Missing ABC producer SPOTTED for first time in months after FBI raid

Investigative reporter and Emmy Award-winner Meek resigned from ABC after being raided by FBI agents in April.

Roberto Wakerell-Cruz Montreal QC
ABC producer James Hordan Meek is no longer missing after being spotted at his elderly mother's townhouse, though he refuses to answer questions surrounding the FBI raid that brought his career to a halt.

Investigative reporter and Emmy winner Meek resigned from ABC after his apartment was raided by FBI agents in April. Meek also stepped away from participating in an award ceremony one week later where he was due to collect a prize for his coverage of the fumbled withdrawal from Afghanistan.

Meek instead told organizers that he couldn't accept. Friends of his have said that he has been missing since the FBI raid and he has packed his stuff and moved out of his residency. 

"I sent him a text to ask if he was OK. He said he wasn't able to talk about what was going on, on the advice of his lawyer," a confused friend told The Daily Mail. "That's the last I heard from him."

The Daily Mail spotted Meek outside of his mother's townhouse in McLean, Virginia, though he was again not willing to answer questions. Meek has been keeping a low profile, the Mail reports.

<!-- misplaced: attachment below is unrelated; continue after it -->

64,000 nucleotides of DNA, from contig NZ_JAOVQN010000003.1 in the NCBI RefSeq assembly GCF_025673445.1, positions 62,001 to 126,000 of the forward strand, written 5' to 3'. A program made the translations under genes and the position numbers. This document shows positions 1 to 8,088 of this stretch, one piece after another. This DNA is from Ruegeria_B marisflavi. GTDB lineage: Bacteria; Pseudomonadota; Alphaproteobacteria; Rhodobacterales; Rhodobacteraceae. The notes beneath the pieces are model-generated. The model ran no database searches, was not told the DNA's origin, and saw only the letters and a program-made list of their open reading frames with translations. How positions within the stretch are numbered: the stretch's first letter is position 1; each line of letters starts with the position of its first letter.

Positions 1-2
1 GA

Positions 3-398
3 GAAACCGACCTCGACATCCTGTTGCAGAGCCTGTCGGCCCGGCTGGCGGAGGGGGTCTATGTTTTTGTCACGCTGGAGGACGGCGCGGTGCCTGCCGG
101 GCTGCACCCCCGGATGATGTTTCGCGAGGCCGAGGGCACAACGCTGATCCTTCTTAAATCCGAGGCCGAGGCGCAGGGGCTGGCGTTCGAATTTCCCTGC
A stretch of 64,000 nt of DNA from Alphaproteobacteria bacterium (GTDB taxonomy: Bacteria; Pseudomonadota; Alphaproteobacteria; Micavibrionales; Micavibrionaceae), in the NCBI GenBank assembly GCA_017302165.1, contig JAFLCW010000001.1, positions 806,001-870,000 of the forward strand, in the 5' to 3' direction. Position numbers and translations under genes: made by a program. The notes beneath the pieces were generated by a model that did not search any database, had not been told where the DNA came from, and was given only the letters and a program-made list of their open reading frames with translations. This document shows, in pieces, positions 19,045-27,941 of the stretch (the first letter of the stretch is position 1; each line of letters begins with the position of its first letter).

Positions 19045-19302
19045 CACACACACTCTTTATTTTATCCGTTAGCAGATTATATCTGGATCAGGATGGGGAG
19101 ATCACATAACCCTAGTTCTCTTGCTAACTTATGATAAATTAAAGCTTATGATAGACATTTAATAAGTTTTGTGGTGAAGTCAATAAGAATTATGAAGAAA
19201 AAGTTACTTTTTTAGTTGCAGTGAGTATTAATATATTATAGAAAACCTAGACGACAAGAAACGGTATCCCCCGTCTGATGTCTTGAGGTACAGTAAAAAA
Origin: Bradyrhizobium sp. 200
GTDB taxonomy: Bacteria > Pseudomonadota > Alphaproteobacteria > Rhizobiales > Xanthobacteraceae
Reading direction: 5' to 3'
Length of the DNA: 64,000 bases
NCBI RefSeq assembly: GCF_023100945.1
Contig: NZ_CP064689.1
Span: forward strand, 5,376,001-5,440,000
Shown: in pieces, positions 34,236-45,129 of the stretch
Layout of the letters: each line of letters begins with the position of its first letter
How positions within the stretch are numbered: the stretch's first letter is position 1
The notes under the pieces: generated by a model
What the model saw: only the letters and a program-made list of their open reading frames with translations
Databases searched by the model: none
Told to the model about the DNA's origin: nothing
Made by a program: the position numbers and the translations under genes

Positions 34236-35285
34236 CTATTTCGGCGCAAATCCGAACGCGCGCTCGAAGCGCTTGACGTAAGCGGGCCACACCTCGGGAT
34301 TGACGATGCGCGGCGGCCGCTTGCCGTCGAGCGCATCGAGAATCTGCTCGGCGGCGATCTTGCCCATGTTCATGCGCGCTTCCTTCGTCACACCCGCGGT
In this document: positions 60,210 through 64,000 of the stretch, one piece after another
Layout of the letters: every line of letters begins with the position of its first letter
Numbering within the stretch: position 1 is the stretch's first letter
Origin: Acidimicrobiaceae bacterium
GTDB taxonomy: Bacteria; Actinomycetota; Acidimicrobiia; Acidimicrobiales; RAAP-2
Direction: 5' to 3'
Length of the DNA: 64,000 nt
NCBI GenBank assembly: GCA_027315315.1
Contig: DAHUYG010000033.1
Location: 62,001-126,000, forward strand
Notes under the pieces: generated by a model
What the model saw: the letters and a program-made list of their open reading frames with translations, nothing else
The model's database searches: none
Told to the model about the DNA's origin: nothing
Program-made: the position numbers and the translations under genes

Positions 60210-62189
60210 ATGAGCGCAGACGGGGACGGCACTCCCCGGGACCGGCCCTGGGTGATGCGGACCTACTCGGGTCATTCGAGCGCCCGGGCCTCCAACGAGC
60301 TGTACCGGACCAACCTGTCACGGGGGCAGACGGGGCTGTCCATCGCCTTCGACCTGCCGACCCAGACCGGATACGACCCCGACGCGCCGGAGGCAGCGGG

Meek was raided on April 27, sparking fears that he was being politically targeted for his journalism that exposed shocking military cover-ups, foiled terror plots, and friendly fire deaths.

"Independent observers believe the raid is among the first – and quite possibly, the first – to be carried out on a journalist by the Biden administration," Rolling Stone said in a bombshell report.

According to The Mail: "The magazine alleged that agents spent ten minutes inside Meek's top-floor pad and found a laptop containing classified information, citing 'sources familiar with the matter' – but friends and former colleagues of the popular, well-regarded reporter say that doesn't add up."

"They point out that ABC has not made any legal intervention, nor voiced its support for the star correspondent, who is said to have cited 'personal reasons' for abruptly quitting after nine successful years at the alphabet network."

"If he did have anything like that, classified documents or similar materials, that would presumably be for a story he was working on," a former colleague said.

"This is a guy who has done a lot of good in the world. ABC would be firmly in his corner if it was for legitimate journalism. None of it adds up."

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